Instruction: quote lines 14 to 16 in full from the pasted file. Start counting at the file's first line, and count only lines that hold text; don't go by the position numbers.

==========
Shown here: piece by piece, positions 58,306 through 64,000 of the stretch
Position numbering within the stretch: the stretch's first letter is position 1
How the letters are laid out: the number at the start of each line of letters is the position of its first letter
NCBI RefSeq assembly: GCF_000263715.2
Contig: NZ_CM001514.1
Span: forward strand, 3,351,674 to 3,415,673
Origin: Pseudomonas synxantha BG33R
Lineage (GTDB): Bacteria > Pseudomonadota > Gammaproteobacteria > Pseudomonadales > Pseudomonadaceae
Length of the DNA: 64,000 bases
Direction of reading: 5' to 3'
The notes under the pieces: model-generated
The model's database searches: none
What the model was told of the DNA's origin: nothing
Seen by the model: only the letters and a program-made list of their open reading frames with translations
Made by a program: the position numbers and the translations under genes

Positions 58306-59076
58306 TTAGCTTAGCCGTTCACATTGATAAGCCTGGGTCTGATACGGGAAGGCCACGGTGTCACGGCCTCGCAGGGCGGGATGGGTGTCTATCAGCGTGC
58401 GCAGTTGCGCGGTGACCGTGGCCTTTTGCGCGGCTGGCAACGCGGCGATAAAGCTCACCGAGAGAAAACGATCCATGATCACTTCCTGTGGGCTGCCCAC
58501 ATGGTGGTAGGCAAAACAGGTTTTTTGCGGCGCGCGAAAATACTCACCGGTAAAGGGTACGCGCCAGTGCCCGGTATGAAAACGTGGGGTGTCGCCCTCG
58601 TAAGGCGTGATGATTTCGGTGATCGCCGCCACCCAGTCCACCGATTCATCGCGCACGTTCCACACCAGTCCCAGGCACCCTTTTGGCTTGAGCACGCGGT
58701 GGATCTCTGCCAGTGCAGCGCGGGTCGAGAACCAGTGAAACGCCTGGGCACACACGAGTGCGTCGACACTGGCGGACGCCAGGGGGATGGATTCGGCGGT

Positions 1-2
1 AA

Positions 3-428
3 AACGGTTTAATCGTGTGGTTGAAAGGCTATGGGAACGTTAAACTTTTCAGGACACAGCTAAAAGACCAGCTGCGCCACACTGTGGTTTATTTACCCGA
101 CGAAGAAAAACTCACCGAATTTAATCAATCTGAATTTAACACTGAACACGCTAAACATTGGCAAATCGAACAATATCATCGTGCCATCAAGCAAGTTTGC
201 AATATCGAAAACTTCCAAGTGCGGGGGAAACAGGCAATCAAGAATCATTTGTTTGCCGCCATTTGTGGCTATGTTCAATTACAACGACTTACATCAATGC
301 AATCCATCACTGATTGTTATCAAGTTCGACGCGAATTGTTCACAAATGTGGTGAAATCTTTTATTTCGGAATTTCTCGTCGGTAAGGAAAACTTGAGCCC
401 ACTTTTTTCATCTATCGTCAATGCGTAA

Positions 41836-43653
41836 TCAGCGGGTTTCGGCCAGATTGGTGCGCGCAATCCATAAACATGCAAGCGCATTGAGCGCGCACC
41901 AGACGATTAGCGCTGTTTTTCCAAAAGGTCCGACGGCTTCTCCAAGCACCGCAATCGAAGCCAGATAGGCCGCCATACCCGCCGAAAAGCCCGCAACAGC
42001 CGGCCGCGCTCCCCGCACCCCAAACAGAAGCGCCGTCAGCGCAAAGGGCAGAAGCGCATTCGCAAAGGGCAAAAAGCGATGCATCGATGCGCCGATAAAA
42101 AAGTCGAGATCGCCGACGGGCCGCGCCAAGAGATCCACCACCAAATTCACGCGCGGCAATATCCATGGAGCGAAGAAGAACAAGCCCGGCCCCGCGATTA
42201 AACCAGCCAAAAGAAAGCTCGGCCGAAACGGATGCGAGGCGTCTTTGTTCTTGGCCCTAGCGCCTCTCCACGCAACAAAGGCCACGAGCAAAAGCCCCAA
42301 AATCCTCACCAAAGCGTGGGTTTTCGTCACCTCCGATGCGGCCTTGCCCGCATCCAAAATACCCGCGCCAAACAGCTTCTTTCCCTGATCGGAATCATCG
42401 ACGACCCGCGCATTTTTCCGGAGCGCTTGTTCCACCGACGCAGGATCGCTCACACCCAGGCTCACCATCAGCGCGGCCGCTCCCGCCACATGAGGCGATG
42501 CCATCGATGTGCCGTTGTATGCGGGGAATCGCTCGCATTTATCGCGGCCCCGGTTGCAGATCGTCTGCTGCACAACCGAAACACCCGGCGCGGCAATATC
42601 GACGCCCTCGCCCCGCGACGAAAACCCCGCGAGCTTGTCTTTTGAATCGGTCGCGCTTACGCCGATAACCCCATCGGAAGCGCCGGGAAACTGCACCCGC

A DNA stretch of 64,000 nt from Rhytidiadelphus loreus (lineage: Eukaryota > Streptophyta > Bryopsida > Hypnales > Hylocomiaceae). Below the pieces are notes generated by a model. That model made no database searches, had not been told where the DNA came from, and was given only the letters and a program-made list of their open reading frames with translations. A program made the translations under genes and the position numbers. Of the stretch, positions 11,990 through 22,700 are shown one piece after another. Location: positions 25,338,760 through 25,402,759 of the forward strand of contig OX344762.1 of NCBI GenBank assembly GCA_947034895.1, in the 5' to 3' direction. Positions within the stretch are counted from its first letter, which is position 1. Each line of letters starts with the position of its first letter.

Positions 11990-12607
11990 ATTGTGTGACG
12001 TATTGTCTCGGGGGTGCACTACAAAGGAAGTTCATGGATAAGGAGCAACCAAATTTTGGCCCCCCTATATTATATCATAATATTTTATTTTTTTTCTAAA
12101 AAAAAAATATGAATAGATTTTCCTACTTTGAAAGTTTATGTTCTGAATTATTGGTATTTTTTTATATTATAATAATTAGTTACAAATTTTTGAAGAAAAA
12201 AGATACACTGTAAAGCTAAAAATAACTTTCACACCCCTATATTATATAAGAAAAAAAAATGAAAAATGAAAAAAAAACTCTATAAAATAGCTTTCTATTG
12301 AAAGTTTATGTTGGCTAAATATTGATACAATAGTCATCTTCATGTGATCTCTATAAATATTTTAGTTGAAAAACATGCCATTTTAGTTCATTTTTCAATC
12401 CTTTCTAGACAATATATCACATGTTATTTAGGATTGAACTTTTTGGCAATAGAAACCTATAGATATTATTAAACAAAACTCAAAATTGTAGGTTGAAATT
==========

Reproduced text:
Seen by the model: only the letters and a program-made list of their open reading frames with translations
Made by a program: the position numbers and the translations under genes

Positions 58306-59076